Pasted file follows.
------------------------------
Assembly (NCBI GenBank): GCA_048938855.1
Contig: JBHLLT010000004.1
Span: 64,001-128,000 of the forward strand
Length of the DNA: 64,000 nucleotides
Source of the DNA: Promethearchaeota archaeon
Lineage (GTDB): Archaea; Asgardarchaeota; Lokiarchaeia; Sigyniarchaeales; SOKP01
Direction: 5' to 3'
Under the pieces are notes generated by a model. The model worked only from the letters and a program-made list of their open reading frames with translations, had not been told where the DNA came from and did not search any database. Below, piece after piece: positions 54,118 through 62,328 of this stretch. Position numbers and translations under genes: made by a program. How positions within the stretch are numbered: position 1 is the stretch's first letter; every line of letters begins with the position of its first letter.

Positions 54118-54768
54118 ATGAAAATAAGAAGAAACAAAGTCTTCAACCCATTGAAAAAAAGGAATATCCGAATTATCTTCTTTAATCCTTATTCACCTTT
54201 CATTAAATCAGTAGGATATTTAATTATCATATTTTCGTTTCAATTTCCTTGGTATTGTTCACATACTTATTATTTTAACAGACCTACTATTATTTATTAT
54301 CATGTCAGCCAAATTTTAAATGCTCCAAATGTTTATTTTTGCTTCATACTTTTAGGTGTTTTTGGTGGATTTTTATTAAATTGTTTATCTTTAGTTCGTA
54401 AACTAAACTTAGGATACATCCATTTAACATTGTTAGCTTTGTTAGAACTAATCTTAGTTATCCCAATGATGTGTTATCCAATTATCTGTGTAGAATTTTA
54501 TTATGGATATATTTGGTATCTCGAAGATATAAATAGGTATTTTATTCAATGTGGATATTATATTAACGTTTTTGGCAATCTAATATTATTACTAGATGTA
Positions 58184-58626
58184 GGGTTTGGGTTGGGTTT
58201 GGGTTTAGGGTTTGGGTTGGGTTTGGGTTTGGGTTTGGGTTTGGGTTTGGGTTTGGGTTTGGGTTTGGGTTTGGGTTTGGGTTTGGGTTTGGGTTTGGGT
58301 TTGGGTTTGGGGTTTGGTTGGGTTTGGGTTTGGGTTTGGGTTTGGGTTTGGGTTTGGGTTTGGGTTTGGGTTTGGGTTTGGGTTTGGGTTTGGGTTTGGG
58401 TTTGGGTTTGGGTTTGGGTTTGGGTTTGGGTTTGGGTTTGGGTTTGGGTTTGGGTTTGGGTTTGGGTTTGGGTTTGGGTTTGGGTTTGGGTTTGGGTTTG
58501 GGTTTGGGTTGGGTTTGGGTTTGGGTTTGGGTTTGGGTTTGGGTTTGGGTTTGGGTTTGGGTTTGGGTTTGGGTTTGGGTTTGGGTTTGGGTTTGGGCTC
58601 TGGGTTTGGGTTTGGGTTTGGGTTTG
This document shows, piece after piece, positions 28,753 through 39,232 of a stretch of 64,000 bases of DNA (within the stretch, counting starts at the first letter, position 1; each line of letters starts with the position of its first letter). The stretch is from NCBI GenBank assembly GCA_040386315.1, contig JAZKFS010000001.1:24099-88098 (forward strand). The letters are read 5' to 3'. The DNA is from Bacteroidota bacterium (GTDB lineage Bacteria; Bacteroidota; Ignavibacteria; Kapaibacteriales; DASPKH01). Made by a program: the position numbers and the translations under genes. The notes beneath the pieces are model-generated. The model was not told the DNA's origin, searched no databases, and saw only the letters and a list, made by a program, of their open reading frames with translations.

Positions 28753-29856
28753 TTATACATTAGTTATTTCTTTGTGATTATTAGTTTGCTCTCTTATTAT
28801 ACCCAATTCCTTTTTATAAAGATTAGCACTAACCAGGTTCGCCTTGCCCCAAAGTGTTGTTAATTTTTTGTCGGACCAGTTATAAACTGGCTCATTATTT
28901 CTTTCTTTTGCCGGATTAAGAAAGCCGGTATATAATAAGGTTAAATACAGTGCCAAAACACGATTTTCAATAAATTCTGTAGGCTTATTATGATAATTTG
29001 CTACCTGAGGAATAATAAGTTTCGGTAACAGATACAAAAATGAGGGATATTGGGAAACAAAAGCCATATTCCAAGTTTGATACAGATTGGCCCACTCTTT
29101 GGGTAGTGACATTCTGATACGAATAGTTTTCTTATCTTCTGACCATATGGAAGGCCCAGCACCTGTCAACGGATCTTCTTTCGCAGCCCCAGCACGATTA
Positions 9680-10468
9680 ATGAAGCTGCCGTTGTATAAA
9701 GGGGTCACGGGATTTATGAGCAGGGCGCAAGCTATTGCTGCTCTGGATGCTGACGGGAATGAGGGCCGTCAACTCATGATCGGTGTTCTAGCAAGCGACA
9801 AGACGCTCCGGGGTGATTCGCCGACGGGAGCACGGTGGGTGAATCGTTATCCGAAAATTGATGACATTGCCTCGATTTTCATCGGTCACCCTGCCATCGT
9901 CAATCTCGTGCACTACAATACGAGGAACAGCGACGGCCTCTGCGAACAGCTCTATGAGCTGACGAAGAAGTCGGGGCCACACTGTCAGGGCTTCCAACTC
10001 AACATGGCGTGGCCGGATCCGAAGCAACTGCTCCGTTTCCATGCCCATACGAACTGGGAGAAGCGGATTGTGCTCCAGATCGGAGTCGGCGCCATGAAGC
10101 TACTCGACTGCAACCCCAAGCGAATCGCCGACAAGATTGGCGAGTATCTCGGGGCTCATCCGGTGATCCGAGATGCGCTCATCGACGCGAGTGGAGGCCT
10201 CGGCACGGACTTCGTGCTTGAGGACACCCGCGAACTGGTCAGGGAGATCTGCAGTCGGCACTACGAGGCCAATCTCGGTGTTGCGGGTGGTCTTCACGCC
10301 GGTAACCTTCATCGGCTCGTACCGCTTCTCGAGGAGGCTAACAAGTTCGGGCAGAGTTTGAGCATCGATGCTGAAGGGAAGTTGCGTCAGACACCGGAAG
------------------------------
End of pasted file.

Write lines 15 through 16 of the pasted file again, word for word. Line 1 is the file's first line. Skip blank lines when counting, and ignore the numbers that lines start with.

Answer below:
Positions 58184-58626
58184 GGGTTTGGGTTGGGTTT